Typical Insurance Business Model = Avoid Providing Service? I’ve glimpsed the battle between insurance and Gilenya.
Several weeks ago I got the call from Novartis that I had been rejected by my insurance for Gilenya. When I ask why, she reads to me “Cost exceeds limit per patient. No further review.” My insurance coverage has no limit on the cost of a prescribed medication – it is technically covered and my insurance company has just chosen not to.
Within seconds, I began an exacerbation. For the last few weeks I have been experiencing something that is commonly called “The MS Hug.” I can’t print the things I call it in my head. At its worst, it’s the kind of pain you don’t want to live through.
I have been to the ER where morphine and Valium to the vein had little effect. I have a purse full of narcotics to keep me out of the ER and to somehow keep me at work.
The next article I write will detail the ins and outs of the hug because there’s not a great deal of information out there. What does exist is spread out and difficult to put together. When I was diagnosed in December of ’08, I found one mention of it, but the mention didn’t describe what it was like. When I developed it, I was horrified to find out what the body can do to itself. In one ER visit, on blood pressure medication, Valium, Hydrocodone, and Ambien, my blood pressure was still 168/122. On another visit when medication actually worked, I left with 113/70. My husband has been an angel beyond words.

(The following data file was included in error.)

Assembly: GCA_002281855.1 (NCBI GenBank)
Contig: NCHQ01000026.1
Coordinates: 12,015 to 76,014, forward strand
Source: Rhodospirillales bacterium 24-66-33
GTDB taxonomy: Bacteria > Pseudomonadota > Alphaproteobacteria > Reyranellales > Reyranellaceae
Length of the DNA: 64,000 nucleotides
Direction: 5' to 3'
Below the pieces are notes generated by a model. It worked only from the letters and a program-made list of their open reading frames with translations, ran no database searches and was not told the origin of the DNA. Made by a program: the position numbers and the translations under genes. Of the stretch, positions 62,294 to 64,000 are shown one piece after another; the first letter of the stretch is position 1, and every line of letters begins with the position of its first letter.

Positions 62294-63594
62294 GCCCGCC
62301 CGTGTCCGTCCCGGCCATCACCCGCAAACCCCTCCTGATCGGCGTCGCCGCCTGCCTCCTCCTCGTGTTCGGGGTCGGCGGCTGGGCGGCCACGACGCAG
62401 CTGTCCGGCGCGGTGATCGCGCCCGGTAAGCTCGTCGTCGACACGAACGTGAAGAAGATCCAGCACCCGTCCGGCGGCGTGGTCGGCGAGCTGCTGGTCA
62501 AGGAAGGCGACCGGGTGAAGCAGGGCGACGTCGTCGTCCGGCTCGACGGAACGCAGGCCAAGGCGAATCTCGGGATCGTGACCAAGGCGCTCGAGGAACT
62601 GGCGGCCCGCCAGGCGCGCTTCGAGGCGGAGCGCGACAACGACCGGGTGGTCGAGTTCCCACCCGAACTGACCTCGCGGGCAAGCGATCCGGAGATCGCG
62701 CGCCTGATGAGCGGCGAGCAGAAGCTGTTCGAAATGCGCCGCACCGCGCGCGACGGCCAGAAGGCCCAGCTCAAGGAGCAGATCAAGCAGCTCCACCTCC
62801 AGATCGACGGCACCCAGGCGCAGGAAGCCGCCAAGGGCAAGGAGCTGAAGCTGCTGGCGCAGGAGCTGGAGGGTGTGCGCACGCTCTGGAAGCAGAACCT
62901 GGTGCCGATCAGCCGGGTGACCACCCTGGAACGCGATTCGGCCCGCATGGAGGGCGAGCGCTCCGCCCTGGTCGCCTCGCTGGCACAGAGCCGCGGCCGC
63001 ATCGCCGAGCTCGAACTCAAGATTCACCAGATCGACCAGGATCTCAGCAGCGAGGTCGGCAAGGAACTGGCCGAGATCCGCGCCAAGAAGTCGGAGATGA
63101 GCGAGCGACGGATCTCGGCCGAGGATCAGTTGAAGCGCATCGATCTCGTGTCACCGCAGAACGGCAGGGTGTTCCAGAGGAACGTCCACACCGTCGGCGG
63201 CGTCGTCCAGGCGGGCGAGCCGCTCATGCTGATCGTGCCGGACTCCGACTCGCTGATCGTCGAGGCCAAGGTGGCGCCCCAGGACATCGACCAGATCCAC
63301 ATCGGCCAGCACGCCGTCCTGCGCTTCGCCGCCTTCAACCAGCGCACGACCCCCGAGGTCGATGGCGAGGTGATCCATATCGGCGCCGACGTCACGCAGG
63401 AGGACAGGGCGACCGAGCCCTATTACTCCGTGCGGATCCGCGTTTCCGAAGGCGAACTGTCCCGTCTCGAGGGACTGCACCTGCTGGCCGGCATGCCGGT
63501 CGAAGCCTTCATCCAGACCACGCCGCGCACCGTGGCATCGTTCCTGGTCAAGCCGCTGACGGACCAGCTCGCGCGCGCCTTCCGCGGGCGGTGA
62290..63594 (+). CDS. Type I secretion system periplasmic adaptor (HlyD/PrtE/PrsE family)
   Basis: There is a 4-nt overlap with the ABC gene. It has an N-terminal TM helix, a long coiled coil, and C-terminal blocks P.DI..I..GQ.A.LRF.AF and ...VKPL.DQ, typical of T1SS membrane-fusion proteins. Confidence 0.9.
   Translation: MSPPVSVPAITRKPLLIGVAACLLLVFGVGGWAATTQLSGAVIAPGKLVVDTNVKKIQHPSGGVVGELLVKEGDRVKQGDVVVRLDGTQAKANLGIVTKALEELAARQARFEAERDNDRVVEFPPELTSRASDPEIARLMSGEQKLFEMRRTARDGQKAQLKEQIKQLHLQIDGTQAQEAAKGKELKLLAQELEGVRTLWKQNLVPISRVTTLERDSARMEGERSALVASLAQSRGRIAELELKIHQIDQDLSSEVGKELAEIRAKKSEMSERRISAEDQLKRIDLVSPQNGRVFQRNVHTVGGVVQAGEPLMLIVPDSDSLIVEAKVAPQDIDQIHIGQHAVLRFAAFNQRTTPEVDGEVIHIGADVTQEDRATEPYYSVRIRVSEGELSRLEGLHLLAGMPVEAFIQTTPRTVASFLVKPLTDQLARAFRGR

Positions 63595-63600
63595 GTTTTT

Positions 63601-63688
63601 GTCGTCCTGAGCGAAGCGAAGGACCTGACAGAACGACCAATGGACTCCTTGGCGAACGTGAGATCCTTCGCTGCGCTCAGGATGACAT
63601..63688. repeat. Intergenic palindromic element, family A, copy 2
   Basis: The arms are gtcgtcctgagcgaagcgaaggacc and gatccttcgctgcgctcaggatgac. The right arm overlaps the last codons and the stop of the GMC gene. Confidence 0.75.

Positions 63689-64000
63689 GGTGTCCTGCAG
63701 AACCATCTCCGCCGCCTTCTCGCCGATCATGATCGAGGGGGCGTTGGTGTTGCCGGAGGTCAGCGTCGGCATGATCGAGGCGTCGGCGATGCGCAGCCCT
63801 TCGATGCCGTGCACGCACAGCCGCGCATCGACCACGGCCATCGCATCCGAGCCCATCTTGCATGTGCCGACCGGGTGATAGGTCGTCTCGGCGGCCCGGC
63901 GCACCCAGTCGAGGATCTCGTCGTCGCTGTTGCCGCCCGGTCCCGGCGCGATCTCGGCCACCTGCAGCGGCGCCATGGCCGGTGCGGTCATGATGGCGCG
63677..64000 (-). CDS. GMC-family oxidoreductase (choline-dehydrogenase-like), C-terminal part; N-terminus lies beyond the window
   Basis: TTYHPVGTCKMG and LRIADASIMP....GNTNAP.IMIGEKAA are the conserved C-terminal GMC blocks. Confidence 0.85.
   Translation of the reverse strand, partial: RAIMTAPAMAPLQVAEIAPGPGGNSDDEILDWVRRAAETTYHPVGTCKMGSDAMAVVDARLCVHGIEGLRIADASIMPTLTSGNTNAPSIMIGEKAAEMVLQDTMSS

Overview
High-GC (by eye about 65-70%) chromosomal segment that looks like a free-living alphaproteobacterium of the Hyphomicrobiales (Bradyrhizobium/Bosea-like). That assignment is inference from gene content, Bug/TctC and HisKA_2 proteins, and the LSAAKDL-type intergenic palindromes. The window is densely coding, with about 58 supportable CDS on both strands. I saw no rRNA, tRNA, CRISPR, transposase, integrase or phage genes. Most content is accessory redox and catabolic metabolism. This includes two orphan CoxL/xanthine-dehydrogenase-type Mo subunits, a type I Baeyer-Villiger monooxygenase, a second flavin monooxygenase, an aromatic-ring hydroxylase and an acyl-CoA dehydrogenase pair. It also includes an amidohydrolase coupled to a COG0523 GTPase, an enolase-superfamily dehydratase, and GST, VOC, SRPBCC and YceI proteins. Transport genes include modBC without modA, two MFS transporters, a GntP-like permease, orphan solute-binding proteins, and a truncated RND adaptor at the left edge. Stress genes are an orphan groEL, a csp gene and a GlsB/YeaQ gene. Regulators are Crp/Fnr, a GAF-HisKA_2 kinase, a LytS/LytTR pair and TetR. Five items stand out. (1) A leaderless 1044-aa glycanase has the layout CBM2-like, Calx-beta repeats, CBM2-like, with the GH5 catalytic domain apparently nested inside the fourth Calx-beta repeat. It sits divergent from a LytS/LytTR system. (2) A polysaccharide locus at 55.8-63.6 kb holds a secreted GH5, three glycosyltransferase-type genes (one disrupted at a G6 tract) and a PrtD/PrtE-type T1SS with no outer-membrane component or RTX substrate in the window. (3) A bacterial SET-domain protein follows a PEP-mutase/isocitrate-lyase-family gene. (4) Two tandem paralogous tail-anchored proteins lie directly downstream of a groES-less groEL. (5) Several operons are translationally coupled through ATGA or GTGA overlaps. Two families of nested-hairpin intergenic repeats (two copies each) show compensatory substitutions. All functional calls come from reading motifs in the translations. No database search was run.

Pain is a very powerful thing. And I’m still not on any medication for Multiple Sclerosis. You may wonder why, since I signed all the paperwork for it in January when the process first began. If you’re on as much pain medication as I am these days, you may not be aware of the date, but we’re getting close to May. At this rate, the insurance company will probably win at not having to pay for my MS medication the entire year. Their shareholders will be ecstatic.
Per several phone calls with my provider :
- they have rejected my request 7 times in the past weeks.
- they have never received a request to reject
- they have rejected both prior authorizations
- they have rejected one prior authorization but have one pending
- they have not received any prior authorizations
- no action will be taken toward a prior authorization until “additional questions” are answered
- they can only reveal their “additional questions” to the doctor and only if the doctor calls them (they will not notify the doctor)
- their “additional questions” are why don’t I first try every other medication available first
Then, after enough calls to the insurance company, HR, our HR Benefits liaison, etc. I receive a phone call. When I return the call, I’m told that there is nothing on file for me. No prior authorizations, no rejections, no prescription. Somehow, there is now a blank file for me, marked “urgent.”
The lady on the other end of the phone line says, “If you want a prescription, perhaps you should contact your doctor and ask him to write one for you and send it in.”
This is not right.
Apparently after this chain of events, my case was sent to an “escalation group.” This afternoon my blank, urgent file was changed to contain a prescription, a recovered prior authorization form, and an overnight delivery to my home which is scheduled for tomorrow.
Amazing. Their escalation group only contains about 5 people, so if you’re one of the lucky few trying and not giving up when it comes to this prescription company, work hard and it will eventually happen. Tomorrow, it’s time to celebrate!
Has stress ever caused you to have a relapse?